“I just want to see change ... all I see is people dying or being forgotten about.”
However, the time until the delivery of MAT standards 6 to 10, which are central to addressing mental health and addiction issues, has been extended, with an implementation date of 2025, which is three years later than it was originally promised. Following the statement in June from the Minister for Drugs Policy, have senior leaders been appointed across Scotland? How will the Minister for Mental Wellbeing and Social Care work with the Minister for Drugs Policy to drive forward the delivery of MAT standards 6 to 10, which are central to mental health, and ensure that they are not neglected, as the focus will be on standards 1 to 5, which have to be delivered by next year?
I make it clear to the Parliament that the Minister for Drugs Policy and I believe that mental health and substance use services must be joined at the hip. We have been clear that we want all the MAT standards to be fully embedded as soon as possible. As far as we are concerned, the progress that has been made to date has not been good enough or quick enough.
At the end of the previous parliamentary session, the Minister for Drugs Policy wrote a letter of direction to all territorial health boards, integration authorities and local authorities. That letter directed that, by the end of September, chief officers and chief executives must personally sign specific and timed improvement plans for implementing those MAT standards. The Minister for Drugs Policy will update Parliament further on the progress of those standards in December.
All of that activity, which I recognise is taking place, requires investment. Although the Drug Deaths Taskforce acknowledged recent funding commitments, it said that they did not go far enough “to deliver transformational change” and described the funding as “woefully inadequate”. Although the Minister for Drugs Policy leads on policy in the area, it is, as the Minister for Mental Wellbeing and Social Care has recognised, partly his responsibility because many of the MAT standards focus on the relationship between drug services and mental health. Is he confident that the £10 million a year for the implementation of the MAT standards is enough, given concerns that have been raised around the risk of staff burnout?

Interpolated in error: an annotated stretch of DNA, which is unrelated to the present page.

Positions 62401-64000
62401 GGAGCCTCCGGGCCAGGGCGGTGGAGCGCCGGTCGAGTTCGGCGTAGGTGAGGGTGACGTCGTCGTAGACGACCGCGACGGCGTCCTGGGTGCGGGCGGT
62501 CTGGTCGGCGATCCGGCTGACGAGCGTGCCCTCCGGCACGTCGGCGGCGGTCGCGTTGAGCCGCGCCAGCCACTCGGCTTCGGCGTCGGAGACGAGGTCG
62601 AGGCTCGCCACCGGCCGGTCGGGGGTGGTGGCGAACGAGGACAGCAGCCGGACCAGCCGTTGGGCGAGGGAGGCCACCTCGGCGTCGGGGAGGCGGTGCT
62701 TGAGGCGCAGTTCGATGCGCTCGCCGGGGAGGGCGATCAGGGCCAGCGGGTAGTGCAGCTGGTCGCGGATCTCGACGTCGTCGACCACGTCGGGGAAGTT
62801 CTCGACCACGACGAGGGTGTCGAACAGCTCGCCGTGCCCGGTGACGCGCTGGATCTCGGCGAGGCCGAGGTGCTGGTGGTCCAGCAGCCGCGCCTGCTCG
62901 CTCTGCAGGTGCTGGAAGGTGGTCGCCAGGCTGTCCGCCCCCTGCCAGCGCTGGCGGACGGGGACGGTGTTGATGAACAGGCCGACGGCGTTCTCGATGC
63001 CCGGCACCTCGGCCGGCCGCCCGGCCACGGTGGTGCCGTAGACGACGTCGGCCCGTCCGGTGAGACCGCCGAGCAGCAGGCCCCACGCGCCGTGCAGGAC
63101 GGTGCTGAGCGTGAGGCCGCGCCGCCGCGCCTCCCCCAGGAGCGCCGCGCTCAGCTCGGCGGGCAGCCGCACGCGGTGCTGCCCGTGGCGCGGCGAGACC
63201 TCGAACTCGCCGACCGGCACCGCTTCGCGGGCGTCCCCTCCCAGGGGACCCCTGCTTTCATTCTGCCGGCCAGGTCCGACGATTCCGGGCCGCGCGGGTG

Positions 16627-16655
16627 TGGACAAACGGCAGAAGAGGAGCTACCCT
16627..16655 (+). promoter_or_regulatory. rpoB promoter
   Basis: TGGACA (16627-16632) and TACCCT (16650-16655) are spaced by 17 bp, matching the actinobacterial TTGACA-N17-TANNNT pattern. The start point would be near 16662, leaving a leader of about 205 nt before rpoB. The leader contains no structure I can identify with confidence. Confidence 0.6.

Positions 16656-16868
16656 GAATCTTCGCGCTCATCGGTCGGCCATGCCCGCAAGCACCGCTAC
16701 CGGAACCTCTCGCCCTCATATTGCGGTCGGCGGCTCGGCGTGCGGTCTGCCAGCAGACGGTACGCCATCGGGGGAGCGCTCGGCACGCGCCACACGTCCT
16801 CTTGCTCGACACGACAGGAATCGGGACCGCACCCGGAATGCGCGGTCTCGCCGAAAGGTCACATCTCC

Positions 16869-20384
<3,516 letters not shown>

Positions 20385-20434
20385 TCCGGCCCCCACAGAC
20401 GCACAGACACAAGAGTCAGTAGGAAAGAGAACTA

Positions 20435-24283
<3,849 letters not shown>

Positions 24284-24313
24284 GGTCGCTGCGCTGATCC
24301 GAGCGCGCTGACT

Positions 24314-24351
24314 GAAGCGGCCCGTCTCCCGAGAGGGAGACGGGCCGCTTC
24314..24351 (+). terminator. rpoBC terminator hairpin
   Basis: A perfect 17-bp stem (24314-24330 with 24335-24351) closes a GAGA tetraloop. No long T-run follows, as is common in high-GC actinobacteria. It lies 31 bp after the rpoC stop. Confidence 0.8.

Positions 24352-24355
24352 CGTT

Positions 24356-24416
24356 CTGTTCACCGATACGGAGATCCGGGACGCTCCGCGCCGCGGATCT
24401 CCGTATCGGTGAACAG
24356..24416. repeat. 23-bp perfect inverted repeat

I welcome the opportunity to answer that question. We are supporting the delivery of the standards with that £10 million a year for the next four years, as Ms Baker rightly highlights, but there is more than that going on. I and the Minister for Drugs Policy are jointly providing Health Improvement Scotland with funding of more than £2 million to improve pathways between mental health and substance use services. HIS will work directly with local partners to ensure that people are receiving person-centred care.
However, let me go beyond that, because it is my and Ms Constance’s expectation that we will use existing expenditure at health board, integration joint board and local authority levels to get this absolutely right. This is a joint project between all spheres of Government, in order to get it right for people. We will ensure that the investment is made properly, and, beyond that, we all need to work together to change cultures. That is why the HIS work is so important—in that regard, too.